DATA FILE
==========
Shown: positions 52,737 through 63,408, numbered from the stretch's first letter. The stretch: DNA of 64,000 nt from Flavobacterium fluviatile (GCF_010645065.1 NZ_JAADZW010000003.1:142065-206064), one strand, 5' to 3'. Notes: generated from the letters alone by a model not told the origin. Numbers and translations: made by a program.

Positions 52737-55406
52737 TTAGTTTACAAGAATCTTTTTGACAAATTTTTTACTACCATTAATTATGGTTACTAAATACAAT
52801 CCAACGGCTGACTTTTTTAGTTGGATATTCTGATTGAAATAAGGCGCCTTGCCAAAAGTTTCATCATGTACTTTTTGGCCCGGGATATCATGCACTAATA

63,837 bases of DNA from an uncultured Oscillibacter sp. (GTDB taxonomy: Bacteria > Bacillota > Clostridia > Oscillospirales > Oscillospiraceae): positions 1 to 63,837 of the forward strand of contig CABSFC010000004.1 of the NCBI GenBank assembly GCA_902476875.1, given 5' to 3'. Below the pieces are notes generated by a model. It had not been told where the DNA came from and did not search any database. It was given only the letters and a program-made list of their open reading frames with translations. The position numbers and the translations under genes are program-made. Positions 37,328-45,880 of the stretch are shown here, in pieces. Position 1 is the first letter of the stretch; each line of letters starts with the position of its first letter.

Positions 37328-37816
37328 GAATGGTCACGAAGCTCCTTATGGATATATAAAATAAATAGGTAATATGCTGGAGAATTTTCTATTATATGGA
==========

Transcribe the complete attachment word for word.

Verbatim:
Shown: positions 52,737 through 63,408, numbered from the stretch's first letter. The stretch: DNA of 64,000 nt from Flavobacterium fluviatile (GCF_010645065.1 NZ_JAADZW010000003.1:142065-206064), one strand, 5' to 3'. Notes: generated from the letters alone by a model not told the origin. Numbers and translations: made by a program.

Positions 52737-55406
52737 TTAGTTTACAAGAATCTTTTTGACAAATTTTTTACTACCATTAATTATGGTTACTAAATACAAT
52801 CCAACGGCTGACTTTTTTAGTTGGATATTCTGATTGAAATAAGGCGCCTTGCCAAAAGTTTCATCATGTACTTTTTGGCCCGGGATATCATGCACTAATA

63,837 bases of DNA from an uncultured Oscillibacter sp. (GTDB taxonomy: Bacteria > Bacillota > Clostridia > Oscillospirales > Oscillospiraceae): positions 1 to 63,837 of the forward strand of contig CABSFC010000004.1 of the NCBI GenBank assembly GCA_902476875.1, given 5' to 3'. Below the pieces are notes generated by a model. It had not been told where the DNA came from and did not search any database. It was given only the letters and a program-made list of their open reading frames with translations. The position numbers and the translations under genes are program-made. Positions 37,328-45,880 of the stretch are shown here, in pieces. Position 1 is the first letter of the stretch; each line of letters starts with the position of its first letter.

Positions 37328-37816
37328 GAATGGTCACGAAGCTCCTTATGGATATATAAAATAAATAGGTAATATGCTGGAGAATTTTCTATTATATGGA